Oct. 26, 2012 at 12:11 PM ET
Apple stores are getting new shipments of iPhone 5s almost every day. And there's a way you can get one without waiting in line.
When the iPhone 5 first came out, I decided to skip it and stick with my perfectly useful iPhone 4S. But when a family crisis made putting my sister on my family plan, I decided to give her the 4S and upgrade to the 5. Just one problem: every store in town was sold out, and an iPhone 5 that I ordered online from Apple wouldn't ship for a projected three- to four weeks.
Because I wanted to have my iPhone 5 in hand before traveling home to Kansas City in early November to help my sister get her farm readied for winter, I couldn't wait that long. After calling nearly every Radio Shack, Best Buy, AT&T store, and Apple store in the NYC metro area for days, I stumbled on a way that let me buy online and waltz into an Apple store less than 24 hours later and walk out, iPhone 5 in hand.
High sales of the iPhone 5 (not to mention production problems have yet to catch up demand. It's still taking Apple about a month to produce and ship an iPhone from China directly to a customer in the United States.
But Apple is also shipping out iPhone 5 units to Apple stores almost every day, most of which are snapped up by people waiting in line or picking up online orders.
That's right: picking up online orders.
The problem, of course, is that if you go to Apple.com right now and put an iPhone 5 in your cart, then select "In-Store Pick up" — or "Personal Pickup," as Apple calls it you'll see all the stores in area showing "Out of Stock."
But Apple updates their in-stock information each evening at 10. And if you time it right — and you're lucky and a little flexible about how far you're willing to travel to pick up your phone — you can snap up that stock in just a couple of minutes, leaving you with an email by the morning saying your phone is ready to be picked up.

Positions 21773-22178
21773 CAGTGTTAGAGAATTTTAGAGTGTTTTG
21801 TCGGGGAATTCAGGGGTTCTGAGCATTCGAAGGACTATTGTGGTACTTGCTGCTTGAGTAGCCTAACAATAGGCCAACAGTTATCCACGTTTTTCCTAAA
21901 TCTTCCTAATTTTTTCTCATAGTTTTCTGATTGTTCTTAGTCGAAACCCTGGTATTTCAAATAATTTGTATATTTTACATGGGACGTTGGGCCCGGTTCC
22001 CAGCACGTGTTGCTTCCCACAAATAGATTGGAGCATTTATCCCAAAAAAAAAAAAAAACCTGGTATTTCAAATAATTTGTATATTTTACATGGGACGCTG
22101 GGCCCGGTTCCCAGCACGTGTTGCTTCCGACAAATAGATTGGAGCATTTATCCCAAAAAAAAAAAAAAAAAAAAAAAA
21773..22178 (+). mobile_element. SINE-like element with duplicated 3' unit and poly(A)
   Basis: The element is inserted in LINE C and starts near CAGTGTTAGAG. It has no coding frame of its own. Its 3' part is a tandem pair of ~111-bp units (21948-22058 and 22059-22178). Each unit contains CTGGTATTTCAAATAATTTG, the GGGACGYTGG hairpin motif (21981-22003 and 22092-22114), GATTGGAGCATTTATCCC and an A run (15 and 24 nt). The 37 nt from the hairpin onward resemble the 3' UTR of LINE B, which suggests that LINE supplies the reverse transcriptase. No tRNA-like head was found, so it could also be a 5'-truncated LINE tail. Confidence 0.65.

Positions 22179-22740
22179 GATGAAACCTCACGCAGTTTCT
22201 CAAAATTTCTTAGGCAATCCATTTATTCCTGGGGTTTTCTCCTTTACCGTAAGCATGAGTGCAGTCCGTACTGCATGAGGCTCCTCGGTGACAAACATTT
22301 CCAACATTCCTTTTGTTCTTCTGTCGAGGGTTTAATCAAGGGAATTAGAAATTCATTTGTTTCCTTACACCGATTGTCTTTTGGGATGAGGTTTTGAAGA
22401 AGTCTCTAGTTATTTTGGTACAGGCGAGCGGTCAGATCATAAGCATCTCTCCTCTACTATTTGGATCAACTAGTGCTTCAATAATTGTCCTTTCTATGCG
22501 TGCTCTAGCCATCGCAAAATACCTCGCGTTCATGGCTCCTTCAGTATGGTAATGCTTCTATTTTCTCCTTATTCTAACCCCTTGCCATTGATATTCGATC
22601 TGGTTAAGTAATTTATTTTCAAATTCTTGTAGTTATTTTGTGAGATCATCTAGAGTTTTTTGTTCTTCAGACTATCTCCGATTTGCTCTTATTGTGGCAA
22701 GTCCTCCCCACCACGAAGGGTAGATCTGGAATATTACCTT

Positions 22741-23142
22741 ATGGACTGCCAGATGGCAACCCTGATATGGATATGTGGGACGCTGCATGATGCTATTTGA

Here's what you do:
1. Before 10 p.m., go through the process at Apple's online store to add a new iPhone 5 to your account. Select your model, carrier, and plan, then make sure it's actually in your online shopping cart. (But don't check out yet.)
2. A few minutes before 10 p.m., open up your cart and switch the shipping toggle to "In-Store Pick-Up." A pop-up window will appear, allowing you to input your ZIP code. Go ahead and do that to see which Apple stores are in your area — and which ones you consider too far away for travel.
3. Right at 10 p.m., start hitting the "Update" button in the pop-up window next to the form field where you put in your ZIP code. It might not update as quickly as it did before 10 p.m. (You're not the only one trying to snag an iPhone 5.) Keep hitting update periodically to refresh the stock information. Be sure to page through all the stores listed each time to check all the local stores; it won't automatically push a store that has iPhones in stock to the top. Obviously, the more stores you have in your area, the more chances you have of snagging a phone.
4. Once — if — you've found a local store with the model you want in stock, select it and pay. Be patient. I started refreshing my search at 10 p.m., and had a unit show up around 10:07 p.m..
Congratulations. You should have an email from Apple in the morning telling you when your iPhone is ready for pickup.
A little flexibility in travel helps. (I rode my motorcycle 25 miles out of New York City to a New Jersey mall to get mine.) And there's no guarantee this will work, since you're competing with anyone else trying to do the same thing online. In fact, it took me two nights to figure out the best procedure. The first night Apple's website keep giving me errors, causing me to accidentally put more than one iPhone 5 in my shopping cart, which then caused *more* errors. I didn't realize my mistake until it was too late.
Even if you don't get one, you can always try again the next evening when new stock arrives. Even if it takes a day or three for luck to fall your way, it still beats waiting in line — or waiting three to four weeks.
Joel Johnson is a technology reporter in Brooklyn. He has decided he is okay with all mayonnaise, artisinal or otherwise.